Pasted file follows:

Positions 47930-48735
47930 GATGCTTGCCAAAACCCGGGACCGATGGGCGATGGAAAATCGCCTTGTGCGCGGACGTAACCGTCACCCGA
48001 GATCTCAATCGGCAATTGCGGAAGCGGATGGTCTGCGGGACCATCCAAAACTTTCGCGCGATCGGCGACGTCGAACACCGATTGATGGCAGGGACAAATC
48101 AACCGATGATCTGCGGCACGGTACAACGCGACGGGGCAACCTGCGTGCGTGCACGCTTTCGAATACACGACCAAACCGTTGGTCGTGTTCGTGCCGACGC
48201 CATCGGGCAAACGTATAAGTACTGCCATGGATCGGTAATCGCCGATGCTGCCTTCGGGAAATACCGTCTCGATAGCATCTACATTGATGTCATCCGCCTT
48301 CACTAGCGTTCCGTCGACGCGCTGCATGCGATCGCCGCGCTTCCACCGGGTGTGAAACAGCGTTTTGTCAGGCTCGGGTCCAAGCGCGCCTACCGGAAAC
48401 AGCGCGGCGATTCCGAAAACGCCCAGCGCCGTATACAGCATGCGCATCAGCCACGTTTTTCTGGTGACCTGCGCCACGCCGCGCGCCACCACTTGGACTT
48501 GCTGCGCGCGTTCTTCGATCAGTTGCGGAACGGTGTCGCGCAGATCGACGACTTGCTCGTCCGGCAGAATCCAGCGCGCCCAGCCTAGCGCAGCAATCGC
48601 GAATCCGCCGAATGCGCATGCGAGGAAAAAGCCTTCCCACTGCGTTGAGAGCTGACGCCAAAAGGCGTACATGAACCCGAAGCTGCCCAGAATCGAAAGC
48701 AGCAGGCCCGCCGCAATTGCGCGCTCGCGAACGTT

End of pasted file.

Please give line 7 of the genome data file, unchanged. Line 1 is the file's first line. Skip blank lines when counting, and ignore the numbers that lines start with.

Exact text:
48401 AGCGCGGCGATTCCGAAAACGCCCAGCGCCGTATACAGCATGCGCATCAGCCACGTTTTTCTGGTGACCTGCGCCACGCCGCGCGCCACCACTTGGACTT